Hakim was raped for skimming from the people whose drugs he was selling. Mathieu had his testicles scorched with a blowtorch. Jules was kidnapped and tortured.

Hakim, Mathieu and Jules are not the real names of the three teenagers, small-time drug dealers who became victims of brutal justice for falling foul of their employers in the rough estates of the southern port city of Marseille, second in size in France only to the capital Paris.

But their stories are all too real.

The trials of their suspected torturers over the past few weeks have yielded rare insights into how the narcotics trade deals with rule-breakers, shocking even hardened observers of Marseille’s long history of drug trafficking and gangland violence.

The victims of gang punishment don’t like to talk about it. For weeks, Hakim left everyone guessing whether he would even show up at the trial of his alleged attackers, but in the end he did.

“He’s remarkably brave,” said his lawyer, Stephane Arnaud.

A few days earlier Mathieu stood trembling in court as he faced the four men who kidnapped and tortured him in the summer of 2019, including by taking a blowtorch to his genitals. They were convicted and sentenced to jail terms of up to 25 years.

They came after him because he went rogue, selling a small amount of drugs for himself in Felix-Pyat, a sprawling high-rise neighbourhood known as “Cite”, a coy French term referring to low-income, high-crime inner-city estates.

Since the assault, Mathieu says he has all but checked out from ordinary life. “I don’t do much, I don’t go out much, I have strange reactions, I do irrational things,” he said.

– ‘Played with fire’ –

Also in September, Jules decided to give his day in court a miss.

He was 14 — “just a kid” said the presiding judge — when he was bundled into a car one night in May 2021 in the middle of Marseille, a scene witnessed by a shocked passer-by.

The bosses of his drug dealing spot accused him of stealing merchandise from them. They took him to a premise in another estate, Les Nereides, and tortured him for the rest of that night.

The next day they sent him back out to deal because, they said, he owed them a debt.

But instead, he threw himself at a passing police patrol and begged to be arrested, with handcuffs “so it looks real”.

One of his kidnappers, 22-year-old Marouan Rady who got five years for the assault, admitted in court that he had “made a big mistake”.

But he also said that Jules had “played with fire” when he stole from the drug pushers.

While “neighbourhood justice”, as the presiding judge Francois Lemardeley called it, strikes swiftly, official justice takes more time.

One big difficulty is to determine who did what in a gang attack. This is why three of the four suspects in Jules’s case were set free for lack of evidence.

So far this year more than 40 people have been killed in connection with drug gang violence, including three by-standers, in what Marseille’s chief prosecutor, Dominique Laurens, has called “a bloodbath”.

Headline-grabbing shootouts often distract from the everyday violence happening around the countless retail drug sale points in the city.

“Nobody talks about it much,” Virginie Tavanti, a prosecutor, said in her closing remarks at Jules’s trial.

“And yet that’s what goes on at these retail points. The victims survive, but they are broken inside,” she said.

– ‘Madness, violence, easy money’ –

Hakim’s lawyer said that it was “shocking” how young people got caught up in “this madness, this violence, this easy money”.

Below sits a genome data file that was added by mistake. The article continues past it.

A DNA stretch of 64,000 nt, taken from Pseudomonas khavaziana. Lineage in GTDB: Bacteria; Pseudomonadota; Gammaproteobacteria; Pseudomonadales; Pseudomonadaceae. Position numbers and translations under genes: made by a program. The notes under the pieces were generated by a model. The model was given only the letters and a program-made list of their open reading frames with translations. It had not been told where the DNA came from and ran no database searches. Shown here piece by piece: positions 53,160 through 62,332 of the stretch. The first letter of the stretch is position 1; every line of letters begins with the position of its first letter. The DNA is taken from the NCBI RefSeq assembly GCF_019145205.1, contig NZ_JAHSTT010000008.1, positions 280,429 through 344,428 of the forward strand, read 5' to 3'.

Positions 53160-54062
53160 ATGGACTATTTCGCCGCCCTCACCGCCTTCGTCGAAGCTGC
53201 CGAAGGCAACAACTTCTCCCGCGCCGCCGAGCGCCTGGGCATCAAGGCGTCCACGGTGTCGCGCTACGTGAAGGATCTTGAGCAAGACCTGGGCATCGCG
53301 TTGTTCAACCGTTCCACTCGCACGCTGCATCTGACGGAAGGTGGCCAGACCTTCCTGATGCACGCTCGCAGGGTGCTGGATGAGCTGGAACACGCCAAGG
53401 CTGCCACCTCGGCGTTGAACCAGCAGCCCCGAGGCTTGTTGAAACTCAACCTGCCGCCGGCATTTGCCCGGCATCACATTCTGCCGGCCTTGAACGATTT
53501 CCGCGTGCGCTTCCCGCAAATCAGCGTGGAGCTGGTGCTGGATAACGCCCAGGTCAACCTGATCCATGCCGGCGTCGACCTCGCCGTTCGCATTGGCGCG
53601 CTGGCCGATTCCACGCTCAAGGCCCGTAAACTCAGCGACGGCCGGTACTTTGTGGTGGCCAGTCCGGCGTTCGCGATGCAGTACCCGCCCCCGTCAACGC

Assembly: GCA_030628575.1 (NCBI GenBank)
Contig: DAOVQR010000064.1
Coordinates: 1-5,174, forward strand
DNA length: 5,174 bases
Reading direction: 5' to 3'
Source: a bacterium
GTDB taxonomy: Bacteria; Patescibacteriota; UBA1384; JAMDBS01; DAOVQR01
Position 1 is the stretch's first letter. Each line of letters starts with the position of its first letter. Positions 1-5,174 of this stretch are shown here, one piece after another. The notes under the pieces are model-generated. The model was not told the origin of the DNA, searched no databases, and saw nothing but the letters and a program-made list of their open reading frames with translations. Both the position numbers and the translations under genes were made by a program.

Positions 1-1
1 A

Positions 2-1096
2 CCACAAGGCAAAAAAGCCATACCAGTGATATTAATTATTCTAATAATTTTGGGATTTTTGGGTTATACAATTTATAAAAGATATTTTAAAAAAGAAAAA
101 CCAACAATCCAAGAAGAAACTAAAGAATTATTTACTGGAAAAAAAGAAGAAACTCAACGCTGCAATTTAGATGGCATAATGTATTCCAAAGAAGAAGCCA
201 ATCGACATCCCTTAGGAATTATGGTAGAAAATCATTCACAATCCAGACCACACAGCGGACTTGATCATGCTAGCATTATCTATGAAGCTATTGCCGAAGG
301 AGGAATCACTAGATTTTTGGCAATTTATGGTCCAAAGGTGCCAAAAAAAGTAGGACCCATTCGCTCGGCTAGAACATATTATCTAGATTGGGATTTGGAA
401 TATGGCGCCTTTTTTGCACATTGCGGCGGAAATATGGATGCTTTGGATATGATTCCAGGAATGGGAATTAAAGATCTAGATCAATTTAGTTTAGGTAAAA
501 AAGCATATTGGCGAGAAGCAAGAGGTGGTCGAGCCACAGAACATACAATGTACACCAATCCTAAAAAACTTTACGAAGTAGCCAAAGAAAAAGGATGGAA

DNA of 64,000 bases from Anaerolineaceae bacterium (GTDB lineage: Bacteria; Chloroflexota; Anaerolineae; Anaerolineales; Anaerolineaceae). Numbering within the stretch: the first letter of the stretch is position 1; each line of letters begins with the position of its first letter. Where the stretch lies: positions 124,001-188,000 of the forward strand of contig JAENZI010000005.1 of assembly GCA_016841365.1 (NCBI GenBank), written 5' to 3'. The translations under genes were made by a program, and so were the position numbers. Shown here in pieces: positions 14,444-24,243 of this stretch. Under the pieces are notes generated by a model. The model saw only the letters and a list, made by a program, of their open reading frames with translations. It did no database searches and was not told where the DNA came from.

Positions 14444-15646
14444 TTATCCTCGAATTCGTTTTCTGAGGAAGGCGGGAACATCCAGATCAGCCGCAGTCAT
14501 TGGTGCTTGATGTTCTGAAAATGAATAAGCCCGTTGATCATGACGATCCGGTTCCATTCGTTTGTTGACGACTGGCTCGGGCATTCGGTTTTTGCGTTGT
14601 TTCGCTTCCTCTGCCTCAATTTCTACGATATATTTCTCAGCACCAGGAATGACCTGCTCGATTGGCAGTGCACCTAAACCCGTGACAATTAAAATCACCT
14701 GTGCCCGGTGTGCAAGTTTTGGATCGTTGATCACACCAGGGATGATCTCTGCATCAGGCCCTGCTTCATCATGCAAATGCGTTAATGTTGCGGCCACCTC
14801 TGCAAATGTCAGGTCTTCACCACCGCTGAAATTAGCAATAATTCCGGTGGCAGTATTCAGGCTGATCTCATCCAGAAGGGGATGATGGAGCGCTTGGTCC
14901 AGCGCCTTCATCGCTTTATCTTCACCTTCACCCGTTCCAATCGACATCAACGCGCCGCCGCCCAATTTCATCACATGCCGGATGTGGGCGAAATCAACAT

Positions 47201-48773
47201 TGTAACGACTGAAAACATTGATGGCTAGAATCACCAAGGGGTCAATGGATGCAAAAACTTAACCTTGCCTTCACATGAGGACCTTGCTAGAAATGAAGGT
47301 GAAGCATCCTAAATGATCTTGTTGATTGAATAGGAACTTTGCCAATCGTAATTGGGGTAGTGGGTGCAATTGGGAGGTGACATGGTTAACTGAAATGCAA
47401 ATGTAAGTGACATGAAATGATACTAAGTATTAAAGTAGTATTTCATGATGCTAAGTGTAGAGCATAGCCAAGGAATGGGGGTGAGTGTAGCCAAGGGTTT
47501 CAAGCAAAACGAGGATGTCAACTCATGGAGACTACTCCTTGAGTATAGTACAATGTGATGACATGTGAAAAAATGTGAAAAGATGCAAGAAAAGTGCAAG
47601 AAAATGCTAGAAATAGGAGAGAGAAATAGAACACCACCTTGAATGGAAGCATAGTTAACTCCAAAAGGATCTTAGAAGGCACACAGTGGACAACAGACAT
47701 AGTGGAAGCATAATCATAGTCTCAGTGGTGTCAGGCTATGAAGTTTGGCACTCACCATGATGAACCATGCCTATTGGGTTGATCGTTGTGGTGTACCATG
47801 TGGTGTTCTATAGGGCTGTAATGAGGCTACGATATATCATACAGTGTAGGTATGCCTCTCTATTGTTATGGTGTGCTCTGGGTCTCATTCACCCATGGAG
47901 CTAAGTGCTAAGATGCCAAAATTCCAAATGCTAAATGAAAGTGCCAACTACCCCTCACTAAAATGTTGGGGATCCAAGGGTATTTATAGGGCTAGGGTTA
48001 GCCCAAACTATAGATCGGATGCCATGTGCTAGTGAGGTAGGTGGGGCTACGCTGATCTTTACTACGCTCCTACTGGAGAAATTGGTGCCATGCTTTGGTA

Hakim’s attacker, who forced him into oral sex and then threatened to post a video of the act on social media, was 17 at the time.

Originally from the mostly low-income region Val d’Oise north of Paris — where Marseille drug barons recruit much of their staff — he claimed to be a victim himself.

He understood that his actions had been wrong, “because a slave shouldn’t hurt another slave”, he told the court, because “the slaves all sit in the same boat”.

El-Kabir M’Saidie Ali, who was sentenced to the longest prison term in Mathieu’s case, said he had learned to shut himself off from the violent reality in Marseille’s ganglands to be able to cope.

“It’s not that I don’t have empathy, but I stay in my bubble,” he told the court. “What goes on around me is horrible, but I just ignore it. The less I know, the better for me.”

He had, however, noticed that “there is more and more violence at the moment. The traffickers will stop at nothing.”

– ‘Like property’ –

Experts now understand that human trafficking is an integral part of Marseille’s drug trafficking scene, said Laurence Bellon, a recently-retired presiding judge in a court for minors, with both sharing similar characteristics.

“There’s the same control, the fear, the secret, hypervigilance, physical and sexual trauma,” she told AFP.

The victims often “deny or play down” what is happening to them, she said.

Prosecutor Laurens told reporters in June that the sexual services of young girls were being offered to drug buyers as “little goodies” to sweeten a deal.

She acknowledged, however, that human trafficking charges are often difficult to prove.

Former judge Bellon said the judiciary now needed a new approach to help the victims who were caught up in “very violent networks”.

It was urgent, she said, to “get them far away” from their tormentors, “even exfiltrate them” to give them a fresh start.

Calling for greater state protection for the youths, Arnaud said the judiciary was dealing with “an international trade of people who are treated like property”.

While the dire reality of violence by gangs against its youngest members galvanises many legal minds, they also shudder at the size of the problem.

“How can you ever hope to clear up a bloody mess like this?”, said one lawyer.


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